• Social Media Marketing (covers creating fresh, compelling content and drawing followers [and the ultimate goal, sales] via many online venues, such as Facebook, Twitter, Google+, LinkedIn, YouTube, Flickr, FourSquare, Pinterest, and many more)
  • Search Engine Optimization
    • Local search (covers getting business profiles created in the major search engines, mapping sites, major search directories for business, niche industry directory sites, local media sites, and more)
    • On-page (covers an examination of all the on-page elements that affect how efficiently and effectively the search engine crawler consumes and interprets the content of a website)
    • Analytics (covers analyzing tracking and referrer data of website visitors and creating reports to identify the user population demographics and their behavior on a site)
    • Mobile (covers all things related to search on mobile devices, including the use of dedicated mobile sites and mobile interfaces like Apple’s Siri)
    • Content development (covers writers of webpage content, social media messaging, and even blog posts!)
    • Link building (covers the process of getting links from external websites to point to a target site)
    • Keyword development (identifies the keywords and phrases to be used by websites to earn relevance to a targeted topic in search)
    • Reputation management (covers the task of maintaining the overall goodwill shown toward an individual or a company or mitigating the damage incurred by the same due to a public relations disaster)
Many of these are interrelated disciplines. For example, PPC advertising is now growing to cover paid ads in Facebook, the ultimate social media venue. PPC requires effective keyword development, as do many SEO disciplines. Social media marketing often ties in with local and mobile search. Analytics can now be done with Facebook pages as well as with websites and PPC campaigns.
The gist of this means that, as an SEO candidate, you won’t likely ever be well-versed in all aspects of the business (especially since it changes and grows so quickly!). A successful career strategy is to become an expert in one thing and conversant in many more. That will help make you more marketable in this career field.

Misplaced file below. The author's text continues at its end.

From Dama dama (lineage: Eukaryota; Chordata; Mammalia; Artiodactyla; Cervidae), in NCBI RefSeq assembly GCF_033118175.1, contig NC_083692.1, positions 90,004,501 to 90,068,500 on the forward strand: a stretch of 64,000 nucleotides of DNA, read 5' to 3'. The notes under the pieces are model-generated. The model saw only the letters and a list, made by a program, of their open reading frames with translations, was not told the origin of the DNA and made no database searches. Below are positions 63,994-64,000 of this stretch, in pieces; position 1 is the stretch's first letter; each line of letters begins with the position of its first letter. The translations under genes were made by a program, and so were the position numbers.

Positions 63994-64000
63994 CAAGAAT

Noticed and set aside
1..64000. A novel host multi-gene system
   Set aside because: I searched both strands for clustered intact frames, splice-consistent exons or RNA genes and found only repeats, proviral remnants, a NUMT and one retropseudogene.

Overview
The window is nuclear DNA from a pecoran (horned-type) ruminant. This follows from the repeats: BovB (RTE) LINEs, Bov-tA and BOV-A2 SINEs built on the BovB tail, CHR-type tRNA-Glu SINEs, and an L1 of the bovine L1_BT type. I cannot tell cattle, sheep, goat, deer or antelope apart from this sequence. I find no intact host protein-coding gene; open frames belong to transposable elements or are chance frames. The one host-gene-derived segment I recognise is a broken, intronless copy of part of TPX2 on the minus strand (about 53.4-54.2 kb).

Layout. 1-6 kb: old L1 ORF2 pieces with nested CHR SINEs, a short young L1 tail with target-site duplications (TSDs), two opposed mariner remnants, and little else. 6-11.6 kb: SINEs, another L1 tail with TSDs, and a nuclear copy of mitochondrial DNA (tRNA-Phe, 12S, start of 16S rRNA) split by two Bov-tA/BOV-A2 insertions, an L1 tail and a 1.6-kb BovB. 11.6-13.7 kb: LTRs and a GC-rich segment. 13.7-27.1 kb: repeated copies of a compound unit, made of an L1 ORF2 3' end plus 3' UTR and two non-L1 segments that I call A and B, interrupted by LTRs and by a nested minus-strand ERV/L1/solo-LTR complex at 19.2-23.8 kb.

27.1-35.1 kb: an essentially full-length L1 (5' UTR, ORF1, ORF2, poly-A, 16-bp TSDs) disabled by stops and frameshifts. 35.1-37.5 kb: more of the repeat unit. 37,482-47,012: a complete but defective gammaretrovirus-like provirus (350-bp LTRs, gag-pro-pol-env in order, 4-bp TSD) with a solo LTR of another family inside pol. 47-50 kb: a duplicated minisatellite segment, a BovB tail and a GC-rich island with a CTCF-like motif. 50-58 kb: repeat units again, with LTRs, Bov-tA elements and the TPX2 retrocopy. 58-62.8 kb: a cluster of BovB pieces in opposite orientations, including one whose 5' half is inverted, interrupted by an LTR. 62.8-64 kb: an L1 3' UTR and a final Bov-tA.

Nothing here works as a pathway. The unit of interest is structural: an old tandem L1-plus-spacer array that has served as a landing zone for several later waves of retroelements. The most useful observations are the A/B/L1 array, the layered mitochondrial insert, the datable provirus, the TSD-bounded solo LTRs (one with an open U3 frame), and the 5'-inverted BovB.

How I began

I was previously a technical writer working in and around Microsoft (that means I worked as both a full-time and contract employee) for 14 years. My last assignment there started as a contract tech writer hired by the then Microsoft Live Search team to update the online Help for the old version of Webmaster Center tools. I quickly finished that task, and was then given the opportunity to work on building up a library of technical content for what became the Bing Webmaster Center blog. I already had a layman’s knowledge of search engine optimization (due to a long, personal interest in web technologies), but I quickly got down to brass tacks by learning details of SEO from folks in the Bing core search team. I also completed the SEMPO Institute’s “Insider’s Guide to Search Marketing.” In addition, to keep up with industry sentiment and perspectives, I became an avid reader of many industry blogs, which contributed to my knowledge, not only on technical questions about SEO, but how SEO is perceived by the outside (non-search engine company-based) world. Lastly, I attended a few conferences, which gave me even more industry sentiment understanding for my work.
My main gig was writing, but I have a personal passion for technology and for helping people succeed. SEO fit the bill for me nicely. I realize I was a lucky beneficiary of serendipity by landing a position with Microsoft’s search engine team. It was a “right place, right time” kind of thing. But not completely. If I had not been a successful writer, taken on new work I was not specifically hired to do, and not had the passion and interest to quickly learn about the field, I would not have lasted.